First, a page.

In 1966, Ford launched the Mustang, the world's first pony car, a sporty and compact automobile. It became such a hit that other Detroit manufacturers wanted to launch one of their own, leading to the creation of Pontiac's Firebird, Dodge's Challenger, Plymouth's Barracuda, and Chevrolet's Camaro, which became popular in the Philippines.
Taking cues from Hollywood movies and American television, teenagers began cruising and drag racing along the old Dewey Boulevard (now Roxas Boulevard). EDSA Avenue, then a partially-built strip called Highway 54, was perfect for stretching the pony car's hind quarters. The country, after all, behaved like the fifty-first state of the United States, and US military bases provided a pretty good supply of pony cars, the cast-offs of departing American servicemen. If their pony cars were less than five years old, they were considered good as new, especially the Camaro.
The Chevrolet Camaro was not as spacious as the width implied. The low roof and the tank slit peep sights, the result of sleek-looking but steeply-raked windshields, were the bodily manifestations of its soul. Inside, paired square instrument receptacles had radially-arranged numerals. No international standard stalked this dished steering—one had to step on a button on the floor to brighten the main headlight beams.
Right wrist draped at the twelve o'clock position, left elbow catching the Manila Bay wind, and the shift lever in "D" or third gear, the boys who drove the Camaro were perfect copies of California dreaming. MacArthur Highway was the route to cool Baguio City, the perfect place for top-down motoring. There was considerable emptiness between the provincial towns on the way to the mountains, so opening up the throttle was a certainty. Angeles City—with its A & W Restaurant and American-style strip malls—was a natural watering hole along the way.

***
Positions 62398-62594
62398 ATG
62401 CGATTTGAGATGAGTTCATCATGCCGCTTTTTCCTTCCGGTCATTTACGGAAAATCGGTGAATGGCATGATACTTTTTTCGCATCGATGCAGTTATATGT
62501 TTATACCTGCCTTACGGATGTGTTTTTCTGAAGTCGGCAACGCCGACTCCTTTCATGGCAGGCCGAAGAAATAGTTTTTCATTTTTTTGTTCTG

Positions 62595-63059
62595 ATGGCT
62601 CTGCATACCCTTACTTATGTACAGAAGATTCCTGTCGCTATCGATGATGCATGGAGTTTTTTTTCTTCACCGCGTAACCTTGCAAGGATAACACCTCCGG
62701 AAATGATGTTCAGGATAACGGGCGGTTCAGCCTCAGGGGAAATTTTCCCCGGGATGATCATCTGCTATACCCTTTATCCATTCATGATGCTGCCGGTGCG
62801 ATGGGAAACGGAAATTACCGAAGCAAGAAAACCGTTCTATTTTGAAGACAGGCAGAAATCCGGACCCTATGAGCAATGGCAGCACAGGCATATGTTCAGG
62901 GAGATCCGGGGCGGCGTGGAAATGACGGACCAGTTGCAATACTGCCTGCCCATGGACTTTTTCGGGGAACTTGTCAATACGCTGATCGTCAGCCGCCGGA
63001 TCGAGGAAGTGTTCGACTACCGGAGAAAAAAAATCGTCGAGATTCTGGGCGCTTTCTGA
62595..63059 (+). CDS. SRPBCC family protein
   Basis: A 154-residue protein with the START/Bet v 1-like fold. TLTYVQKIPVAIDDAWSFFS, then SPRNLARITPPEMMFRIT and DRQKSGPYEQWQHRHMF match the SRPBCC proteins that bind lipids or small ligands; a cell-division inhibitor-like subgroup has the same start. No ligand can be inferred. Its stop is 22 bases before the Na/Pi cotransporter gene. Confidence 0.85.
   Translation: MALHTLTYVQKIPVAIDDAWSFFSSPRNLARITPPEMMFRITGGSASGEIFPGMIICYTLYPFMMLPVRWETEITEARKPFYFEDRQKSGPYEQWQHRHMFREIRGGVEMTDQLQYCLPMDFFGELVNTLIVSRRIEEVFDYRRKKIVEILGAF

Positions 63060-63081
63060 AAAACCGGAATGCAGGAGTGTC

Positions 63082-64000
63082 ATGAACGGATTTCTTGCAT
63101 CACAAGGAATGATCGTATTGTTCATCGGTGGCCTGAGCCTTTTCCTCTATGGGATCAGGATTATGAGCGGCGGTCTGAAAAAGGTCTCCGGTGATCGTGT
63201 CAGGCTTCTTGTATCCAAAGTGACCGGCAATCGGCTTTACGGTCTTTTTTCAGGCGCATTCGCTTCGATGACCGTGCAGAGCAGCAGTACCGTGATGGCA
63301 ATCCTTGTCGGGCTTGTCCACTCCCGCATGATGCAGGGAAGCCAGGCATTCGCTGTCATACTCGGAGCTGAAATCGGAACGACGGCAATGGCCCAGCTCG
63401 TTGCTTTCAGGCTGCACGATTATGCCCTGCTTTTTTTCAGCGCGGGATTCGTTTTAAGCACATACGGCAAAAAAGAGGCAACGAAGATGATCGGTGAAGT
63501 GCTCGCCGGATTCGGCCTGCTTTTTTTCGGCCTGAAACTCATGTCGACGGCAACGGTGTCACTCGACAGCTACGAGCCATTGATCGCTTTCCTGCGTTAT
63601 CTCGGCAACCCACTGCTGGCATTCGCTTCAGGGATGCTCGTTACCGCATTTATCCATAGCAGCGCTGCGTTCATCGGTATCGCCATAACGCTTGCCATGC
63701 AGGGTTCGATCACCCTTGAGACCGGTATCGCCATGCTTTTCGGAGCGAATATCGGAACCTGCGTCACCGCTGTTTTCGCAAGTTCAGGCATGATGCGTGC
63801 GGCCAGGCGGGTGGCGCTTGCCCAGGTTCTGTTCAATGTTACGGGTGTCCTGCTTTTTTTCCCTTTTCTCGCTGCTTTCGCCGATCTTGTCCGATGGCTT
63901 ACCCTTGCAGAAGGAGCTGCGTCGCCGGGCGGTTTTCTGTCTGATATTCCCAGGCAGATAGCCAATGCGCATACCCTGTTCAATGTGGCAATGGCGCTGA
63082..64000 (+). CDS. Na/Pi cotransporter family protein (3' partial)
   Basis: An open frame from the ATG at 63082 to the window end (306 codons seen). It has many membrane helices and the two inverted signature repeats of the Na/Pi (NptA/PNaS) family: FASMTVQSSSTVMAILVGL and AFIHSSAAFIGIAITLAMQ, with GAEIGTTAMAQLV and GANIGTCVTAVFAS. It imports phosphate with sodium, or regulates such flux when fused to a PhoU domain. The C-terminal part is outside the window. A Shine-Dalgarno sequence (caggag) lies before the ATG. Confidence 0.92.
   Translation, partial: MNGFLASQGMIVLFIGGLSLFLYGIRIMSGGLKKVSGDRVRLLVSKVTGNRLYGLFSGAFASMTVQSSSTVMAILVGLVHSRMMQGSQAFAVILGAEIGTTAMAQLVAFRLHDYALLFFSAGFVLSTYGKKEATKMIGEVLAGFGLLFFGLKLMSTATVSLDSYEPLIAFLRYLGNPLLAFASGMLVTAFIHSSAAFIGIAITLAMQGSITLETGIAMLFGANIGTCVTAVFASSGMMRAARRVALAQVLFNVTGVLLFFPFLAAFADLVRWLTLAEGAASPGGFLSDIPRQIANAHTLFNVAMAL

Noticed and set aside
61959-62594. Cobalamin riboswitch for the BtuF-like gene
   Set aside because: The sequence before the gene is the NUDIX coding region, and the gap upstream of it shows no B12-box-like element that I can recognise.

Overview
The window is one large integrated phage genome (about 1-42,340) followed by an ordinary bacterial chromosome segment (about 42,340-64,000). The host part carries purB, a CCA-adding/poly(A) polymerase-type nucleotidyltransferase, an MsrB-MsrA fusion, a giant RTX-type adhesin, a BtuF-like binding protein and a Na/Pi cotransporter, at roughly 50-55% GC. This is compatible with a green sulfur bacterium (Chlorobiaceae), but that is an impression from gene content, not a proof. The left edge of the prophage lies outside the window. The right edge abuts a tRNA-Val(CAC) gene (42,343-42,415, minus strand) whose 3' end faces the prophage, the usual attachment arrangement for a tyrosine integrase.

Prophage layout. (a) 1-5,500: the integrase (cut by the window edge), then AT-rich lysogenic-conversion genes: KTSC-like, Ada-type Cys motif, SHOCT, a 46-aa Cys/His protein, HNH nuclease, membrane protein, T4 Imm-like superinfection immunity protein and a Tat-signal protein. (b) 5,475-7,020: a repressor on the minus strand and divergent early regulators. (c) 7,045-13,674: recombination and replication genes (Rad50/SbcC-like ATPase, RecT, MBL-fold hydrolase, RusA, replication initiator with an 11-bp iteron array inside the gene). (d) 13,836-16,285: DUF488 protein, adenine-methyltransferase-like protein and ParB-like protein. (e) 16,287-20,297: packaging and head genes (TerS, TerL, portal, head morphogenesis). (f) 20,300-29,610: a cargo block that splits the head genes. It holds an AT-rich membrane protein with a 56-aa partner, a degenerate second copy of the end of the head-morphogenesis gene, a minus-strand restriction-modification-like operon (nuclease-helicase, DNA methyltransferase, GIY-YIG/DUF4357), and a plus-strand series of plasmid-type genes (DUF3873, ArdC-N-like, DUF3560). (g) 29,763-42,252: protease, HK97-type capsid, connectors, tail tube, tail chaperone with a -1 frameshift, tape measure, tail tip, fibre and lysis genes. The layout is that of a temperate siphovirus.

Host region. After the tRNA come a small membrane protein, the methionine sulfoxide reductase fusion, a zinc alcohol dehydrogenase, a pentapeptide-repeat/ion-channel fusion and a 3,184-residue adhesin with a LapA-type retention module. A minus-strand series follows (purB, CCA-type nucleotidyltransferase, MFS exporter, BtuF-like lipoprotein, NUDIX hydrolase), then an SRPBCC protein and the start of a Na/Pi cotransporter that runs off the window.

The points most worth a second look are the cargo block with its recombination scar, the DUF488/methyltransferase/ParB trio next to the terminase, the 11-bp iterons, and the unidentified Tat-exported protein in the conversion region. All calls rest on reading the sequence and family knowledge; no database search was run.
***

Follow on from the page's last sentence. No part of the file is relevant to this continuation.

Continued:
The pony car way of life persisted up to the late seventies with the advent of the North Diversion Road extension to Angeles. De rigueur were big, 24-karat gold Porsche Design mirrored sunglasses, More 120MM cigarettes, ST DuPont white gold lighters, flare bottoms, and Italian loafers worn without socks, all year round.
The first three generations of pony cars drove similarly and each had numerous options for mega doses of horsepower. Very light steering—lots of turns, lock to lock. High torque at low rpm allowed one to cruise and accelerate without downshifting. Burbling exhaust added a little excitement as the hood rose and the wind blew through your crew cut or her bandana-bundled hair. Pony cars were for wide, open, straight, and smooth roads—fuel consumption be damned. The width and the weight transfers over the soft and simple suspensions meant that tight curves were to be taken with caution. One had to slow down over cracks and humps lest one gets jolted.
A pony car wasn't a sports car, so steering wasn't heavy, ensuring the carefree aspect of pony car cruising. The ride, handling, and steering weren't jabbering at you all the time, relentlessly telling you to always be on your toes. Pony cars were like sixties jazz and lounge acts, like 01' Blue Eyes. Relaxed, but with power available on a whim.
Drive a Camaro today and it's hard to resist putting down the window, sticking your arm out in the blustery Tagaytay air, even if a lot has changed in motoring in the twenty-first century. But in a Camaro, it's never crass to drape your wrist on the steering wheel, just like Don Draper. Camaros, whether for twenty-first century sophisticate or not, have the power to relax and charm.
This story first appeared on Vault Magazine Issue 2 2011.